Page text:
In the meantime, on 10 March 1988, when the defence of Cuito Cuanavale after three failed SADF-attacks was secure, Cuban, FAPLA and SWAPO units advanced from Lubango to the southwest. The first South African resistance was encountered near Calueque on 15 March followed by three months of bloody clashes as the Cubans progressed towards the Namibian border. By the end of May Cuba had two divisions in southwestern Angola. By June they constructed two forward airbases atCahama and Xangongo with which Cuban air power could be projected into Namibia. All of southern Angola was covered by a radar network and SA-8 air defence ending South African air superiority.
On 26 May 1988, the chief of the SADF announced, "heavily armed Cuban and SWAPO forces, integrated for the first time, have moved south within 60km of the Namibian border". The remaining SADF forces at Cuito Cuanavale were now in danger of being closed in. On 8 June 1988 the SADF called up 140,000 men of the reserves (Citizen Force), giving an indication of how serious the situation had become. The South African administrator general in Namibia acknowledged on 26 June that Cuban MIG-23s were flying over Namibia, a dramatic reversal from earlier times when the skies had belonged to the SAAF. He added, "the presence of the Cubans had caused a flutter of anxiety" in South Africa.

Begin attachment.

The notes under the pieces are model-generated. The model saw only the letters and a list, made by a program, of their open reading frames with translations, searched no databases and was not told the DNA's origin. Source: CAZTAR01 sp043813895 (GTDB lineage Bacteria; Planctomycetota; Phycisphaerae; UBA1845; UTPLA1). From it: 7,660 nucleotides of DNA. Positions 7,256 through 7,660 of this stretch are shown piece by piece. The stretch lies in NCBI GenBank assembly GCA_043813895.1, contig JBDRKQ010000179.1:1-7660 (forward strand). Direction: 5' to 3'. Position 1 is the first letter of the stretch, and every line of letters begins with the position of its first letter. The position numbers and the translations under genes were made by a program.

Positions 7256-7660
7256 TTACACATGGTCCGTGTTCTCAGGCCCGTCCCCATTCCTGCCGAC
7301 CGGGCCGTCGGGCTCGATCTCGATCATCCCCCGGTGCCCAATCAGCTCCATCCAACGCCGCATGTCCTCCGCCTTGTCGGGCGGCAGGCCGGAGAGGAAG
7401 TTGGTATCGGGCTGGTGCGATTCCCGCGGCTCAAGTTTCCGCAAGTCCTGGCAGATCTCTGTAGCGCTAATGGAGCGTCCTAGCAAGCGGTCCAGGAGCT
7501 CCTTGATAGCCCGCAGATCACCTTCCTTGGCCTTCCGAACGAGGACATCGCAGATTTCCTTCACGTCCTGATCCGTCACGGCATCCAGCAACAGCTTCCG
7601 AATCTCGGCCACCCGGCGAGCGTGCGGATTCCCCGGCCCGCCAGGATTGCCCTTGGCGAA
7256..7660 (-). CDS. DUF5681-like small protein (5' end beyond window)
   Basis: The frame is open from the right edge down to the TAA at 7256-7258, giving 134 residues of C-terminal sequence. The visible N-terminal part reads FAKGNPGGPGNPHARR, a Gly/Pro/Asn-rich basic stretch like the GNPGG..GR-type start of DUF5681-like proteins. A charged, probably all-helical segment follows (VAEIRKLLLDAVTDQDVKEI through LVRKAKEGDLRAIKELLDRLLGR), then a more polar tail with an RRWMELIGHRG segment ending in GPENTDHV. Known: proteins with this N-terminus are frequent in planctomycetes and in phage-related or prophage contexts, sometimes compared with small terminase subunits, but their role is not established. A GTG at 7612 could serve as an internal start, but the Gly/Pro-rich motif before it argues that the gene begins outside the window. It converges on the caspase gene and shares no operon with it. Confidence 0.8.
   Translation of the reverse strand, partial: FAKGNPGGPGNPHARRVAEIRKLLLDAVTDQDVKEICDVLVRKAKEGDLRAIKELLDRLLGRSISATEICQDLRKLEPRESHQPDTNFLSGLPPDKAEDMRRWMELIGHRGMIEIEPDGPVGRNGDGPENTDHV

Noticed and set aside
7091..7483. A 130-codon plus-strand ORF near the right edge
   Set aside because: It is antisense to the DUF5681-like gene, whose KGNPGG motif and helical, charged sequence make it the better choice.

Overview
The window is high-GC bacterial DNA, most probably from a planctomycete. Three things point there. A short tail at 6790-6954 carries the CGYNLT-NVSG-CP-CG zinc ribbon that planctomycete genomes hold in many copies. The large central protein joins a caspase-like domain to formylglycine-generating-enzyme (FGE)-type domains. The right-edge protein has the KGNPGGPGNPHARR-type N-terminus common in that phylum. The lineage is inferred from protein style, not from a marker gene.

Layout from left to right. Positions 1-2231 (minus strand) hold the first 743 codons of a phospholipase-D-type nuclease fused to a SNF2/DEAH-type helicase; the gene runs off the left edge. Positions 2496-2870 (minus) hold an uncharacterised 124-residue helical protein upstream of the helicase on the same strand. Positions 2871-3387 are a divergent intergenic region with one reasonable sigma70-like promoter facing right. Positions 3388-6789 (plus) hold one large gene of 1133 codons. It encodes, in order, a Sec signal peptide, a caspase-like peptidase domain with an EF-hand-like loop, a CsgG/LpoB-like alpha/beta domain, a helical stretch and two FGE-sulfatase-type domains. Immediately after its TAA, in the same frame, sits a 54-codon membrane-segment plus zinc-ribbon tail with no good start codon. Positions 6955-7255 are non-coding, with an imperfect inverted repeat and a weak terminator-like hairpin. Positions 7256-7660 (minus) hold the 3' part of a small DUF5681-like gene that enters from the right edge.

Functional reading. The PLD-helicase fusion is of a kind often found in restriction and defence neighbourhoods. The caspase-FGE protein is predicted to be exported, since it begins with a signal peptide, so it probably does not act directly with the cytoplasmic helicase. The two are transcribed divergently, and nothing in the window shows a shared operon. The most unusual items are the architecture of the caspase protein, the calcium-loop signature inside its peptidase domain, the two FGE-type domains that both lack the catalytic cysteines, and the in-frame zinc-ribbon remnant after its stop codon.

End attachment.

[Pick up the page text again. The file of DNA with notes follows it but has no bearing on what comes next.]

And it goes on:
In June 1988 the Cubans prepared to advance on Calueque starting from Xangongo and Tchipa. In case of serious South African counterattacks, Castro gave orders to be ready to destroy the Ruacana reservoirs and transformers and attack South African bases in Namibia. The offensive started from Xangongo on June 24 immediately clashing with the SADF en route to Cuamato. Although the SADF was driven off the FAPLA-Cubans retreated to their base. On 26 July 1989 the SADF shelled Tchipa (Techipa) with long-range artillery and Castro gave orders for the immediate advance on Calueque and an air strike against the SADF camps and military installations around Calueque. After a clash with a FAPLA-Cuban advance group on 27 June the SADF retreated towards Calueque under bombardment from Cuban planes and crossed the border into Namibia that same afternoon. By then, Cuban MiG-23s had carried out the attacks on the SADF positions around the Calueque dam, 11 km north of the Namibian border, also damaging the bridge and hydroelectric installations. The major force of the Cubans, still on the way, never saw action and returned to Tchipa and with the retreat of the SADF into Namibia an 27 June the hostilities ceased.
The CIA reported that "Cuba's successful use of air power and the apparent weakness of Pretoria's air defences" highlighted the fact that Havana had achieved air superiority in southern Angola and northern Namibia. Only a few hours after the Cuban's air strike, the SADF destroyed the nearby bridge over the Cunene River. They did so, the CIA surmised, "to deny Cuban and Angolan ground forces easy passage to the Namibia border and to reduce the number of positions they must defend." The South Africans, impressed by the suddenness and scale of the Cuban advance and believing that a major battle "involved serious risks" withdrew. Five days later Pretoria ordered a combat group still operational in southeastern Angola to scale back to avoid any more casualties, effectively withdrawing from all fighting, and a SADF division was deployed in defence of Namibia's northern border.